A recent study concluded that fetal monitoring may lead doctors to perform a C-section procedure before it is medically necessary – likely putting mothers and infants at risk of dangerous complications. While fetal monitoring probably still plays an important role in delivery rooms, this study suggests that doctors need to back away from relying on them to make C-section decisions.
Fetal monitoring is supposed to look at the infant’s vital statistics during labor to watch for indications of distress. The goal is to spot conditions like hypoxia before they can cause brain damage or even worse consequences.
According to this study of 11 separate controlled trials, however, fetal monitoring offered few advantages. None of the trials showed any benefit over standard care. In this context, we have to look at fetal monitoring poses any risks. The study found that physicians are more likely to order a C-section procedure if a fetal monitor indicates any cause for concern whatsoever.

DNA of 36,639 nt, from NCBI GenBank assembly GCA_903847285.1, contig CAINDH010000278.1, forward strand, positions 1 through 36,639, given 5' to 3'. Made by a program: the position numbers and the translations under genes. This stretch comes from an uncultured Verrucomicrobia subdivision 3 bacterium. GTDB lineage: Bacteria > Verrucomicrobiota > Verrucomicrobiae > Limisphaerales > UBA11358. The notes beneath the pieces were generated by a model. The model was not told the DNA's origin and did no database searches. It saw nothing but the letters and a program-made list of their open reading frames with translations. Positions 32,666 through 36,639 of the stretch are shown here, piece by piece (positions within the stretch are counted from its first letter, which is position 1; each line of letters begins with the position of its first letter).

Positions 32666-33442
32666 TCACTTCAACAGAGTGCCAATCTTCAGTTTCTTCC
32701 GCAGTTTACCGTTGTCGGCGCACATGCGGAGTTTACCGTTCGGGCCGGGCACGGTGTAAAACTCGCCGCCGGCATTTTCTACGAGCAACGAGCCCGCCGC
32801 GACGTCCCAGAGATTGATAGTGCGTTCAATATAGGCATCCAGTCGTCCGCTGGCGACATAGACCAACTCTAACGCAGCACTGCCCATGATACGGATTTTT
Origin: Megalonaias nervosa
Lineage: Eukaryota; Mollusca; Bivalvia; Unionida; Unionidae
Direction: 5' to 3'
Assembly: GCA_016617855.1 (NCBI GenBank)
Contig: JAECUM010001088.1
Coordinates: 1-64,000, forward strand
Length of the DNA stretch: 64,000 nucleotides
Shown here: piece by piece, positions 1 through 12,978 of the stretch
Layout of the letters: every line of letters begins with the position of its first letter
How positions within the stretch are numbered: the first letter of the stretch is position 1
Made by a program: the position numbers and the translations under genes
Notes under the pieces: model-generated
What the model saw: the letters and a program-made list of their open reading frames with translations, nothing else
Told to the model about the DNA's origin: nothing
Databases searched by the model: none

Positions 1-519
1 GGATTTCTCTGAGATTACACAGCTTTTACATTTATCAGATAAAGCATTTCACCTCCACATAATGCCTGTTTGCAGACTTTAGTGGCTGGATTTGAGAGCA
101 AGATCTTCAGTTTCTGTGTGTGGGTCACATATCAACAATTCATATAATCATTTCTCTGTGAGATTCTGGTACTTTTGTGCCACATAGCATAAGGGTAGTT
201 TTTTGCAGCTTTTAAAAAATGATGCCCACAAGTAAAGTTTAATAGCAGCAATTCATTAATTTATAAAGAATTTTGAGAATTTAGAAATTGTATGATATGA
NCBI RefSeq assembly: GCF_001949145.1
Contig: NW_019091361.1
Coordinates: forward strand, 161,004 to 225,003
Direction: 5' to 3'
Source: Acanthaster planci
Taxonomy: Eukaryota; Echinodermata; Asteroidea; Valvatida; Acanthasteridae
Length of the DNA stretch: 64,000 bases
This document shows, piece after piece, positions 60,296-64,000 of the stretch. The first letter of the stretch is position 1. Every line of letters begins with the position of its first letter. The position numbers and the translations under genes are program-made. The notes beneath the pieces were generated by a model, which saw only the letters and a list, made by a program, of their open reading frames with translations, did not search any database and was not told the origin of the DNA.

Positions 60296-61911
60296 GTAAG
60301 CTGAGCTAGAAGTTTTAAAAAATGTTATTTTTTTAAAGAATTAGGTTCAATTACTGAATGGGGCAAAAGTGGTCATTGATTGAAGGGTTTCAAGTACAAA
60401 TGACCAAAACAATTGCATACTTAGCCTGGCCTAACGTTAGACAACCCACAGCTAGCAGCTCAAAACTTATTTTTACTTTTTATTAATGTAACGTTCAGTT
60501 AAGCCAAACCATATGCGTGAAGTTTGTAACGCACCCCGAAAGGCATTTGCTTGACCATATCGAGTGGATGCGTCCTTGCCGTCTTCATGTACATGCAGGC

Although C-section should always be performed when indications place the delivery in “category III,” fetal monitoring often leads doctors to perform them in just “category II.” Of course, no mother wants to take chances when delivering – but doctors know that C-sections can cause unexpected and dangerous consequences down the road.
It is important for them to make appropriate C-section decisions – an unnecessary procedure with dangerous potential complications can be a very bad decision.
Source: MedPage Today, “Fetal Monitoring Often Tips Scales Toward Cesarean,” Crystal Phend, Feb. 14, 2013